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Contents > Author > Jan Christian Smuts > Charter of the United Nations 1870- 1950
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Jan Christian Smuts
Charter of the United Nations
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We the Peoples of the United Nations, Determined

to save succeeding generations from the scourge of war,
which twice in our lifetime has brought untold sorrow to
mankind, and

to reaffirm faith in fundamental human rights, in the dignity
and worth of the human person, in the equal rights of men
and women and of nations large and small, and

to establish conditions under which justice and respect for
the obligations arising from treaties and other sources of
international law can be maintained, and

to promote social progress and better standards of life in
larger freedom, and for these Ends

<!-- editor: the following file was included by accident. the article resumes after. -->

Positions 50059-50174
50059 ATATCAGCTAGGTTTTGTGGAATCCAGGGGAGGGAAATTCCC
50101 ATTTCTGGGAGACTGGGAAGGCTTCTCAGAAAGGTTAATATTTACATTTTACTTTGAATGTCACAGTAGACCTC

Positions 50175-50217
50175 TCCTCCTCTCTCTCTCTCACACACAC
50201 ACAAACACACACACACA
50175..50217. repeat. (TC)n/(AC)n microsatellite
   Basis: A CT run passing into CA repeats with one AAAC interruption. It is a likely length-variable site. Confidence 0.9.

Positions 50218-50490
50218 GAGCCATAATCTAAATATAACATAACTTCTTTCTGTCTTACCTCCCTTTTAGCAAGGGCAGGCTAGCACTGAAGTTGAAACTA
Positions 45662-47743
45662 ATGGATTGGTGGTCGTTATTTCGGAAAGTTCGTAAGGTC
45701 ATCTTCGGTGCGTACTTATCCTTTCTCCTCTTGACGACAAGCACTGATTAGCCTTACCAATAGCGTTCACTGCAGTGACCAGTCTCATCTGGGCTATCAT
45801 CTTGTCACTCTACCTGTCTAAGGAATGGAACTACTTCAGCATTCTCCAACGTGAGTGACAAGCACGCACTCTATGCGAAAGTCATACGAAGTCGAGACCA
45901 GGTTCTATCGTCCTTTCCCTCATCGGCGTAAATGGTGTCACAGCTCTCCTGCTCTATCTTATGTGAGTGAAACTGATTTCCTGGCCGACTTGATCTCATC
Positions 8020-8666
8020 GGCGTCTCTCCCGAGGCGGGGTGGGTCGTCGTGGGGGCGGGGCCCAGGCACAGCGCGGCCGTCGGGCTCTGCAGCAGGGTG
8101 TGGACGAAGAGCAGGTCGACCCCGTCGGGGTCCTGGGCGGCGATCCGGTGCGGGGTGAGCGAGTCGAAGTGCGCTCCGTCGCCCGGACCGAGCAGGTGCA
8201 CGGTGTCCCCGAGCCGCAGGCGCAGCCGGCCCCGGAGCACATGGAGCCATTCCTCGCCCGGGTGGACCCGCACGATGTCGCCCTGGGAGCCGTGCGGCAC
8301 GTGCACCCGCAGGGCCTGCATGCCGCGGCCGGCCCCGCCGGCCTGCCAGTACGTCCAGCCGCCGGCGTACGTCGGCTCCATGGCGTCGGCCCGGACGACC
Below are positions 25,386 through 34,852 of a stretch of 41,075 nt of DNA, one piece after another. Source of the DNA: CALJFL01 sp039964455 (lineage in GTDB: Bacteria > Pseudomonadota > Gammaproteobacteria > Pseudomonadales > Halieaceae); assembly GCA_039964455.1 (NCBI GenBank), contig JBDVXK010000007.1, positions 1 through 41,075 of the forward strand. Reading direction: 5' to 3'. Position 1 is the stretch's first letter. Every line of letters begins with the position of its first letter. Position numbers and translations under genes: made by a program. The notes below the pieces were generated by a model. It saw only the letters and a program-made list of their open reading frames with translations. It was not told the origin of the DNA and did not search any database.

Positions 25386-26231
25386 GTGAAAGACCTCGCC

to practice tolerance and live together in peace with one another
as good neighbors, and

to unite our strength to maintain international peace and
security, and

to ensure by the acceptance of principles and the institution of
methods, that armed force shall not be used, save in the common
interest, and

to employ international machinery for the promotion of the
economic and social advancement of all peoples,

Have Resolved to Combine our Efforts to Accomplish these Aims.

Accordingly, our respective Governments, through representatives
assembled in the city of San Francisco, who have exhibited their
full powers found to be in good and due form, have agreed to the
present Charter of the United Nations and do hereby establish an
international organization to be known as the United Nations.

(June 1945. This preamble was based on the draft written by Jan
Christian Smuts.)

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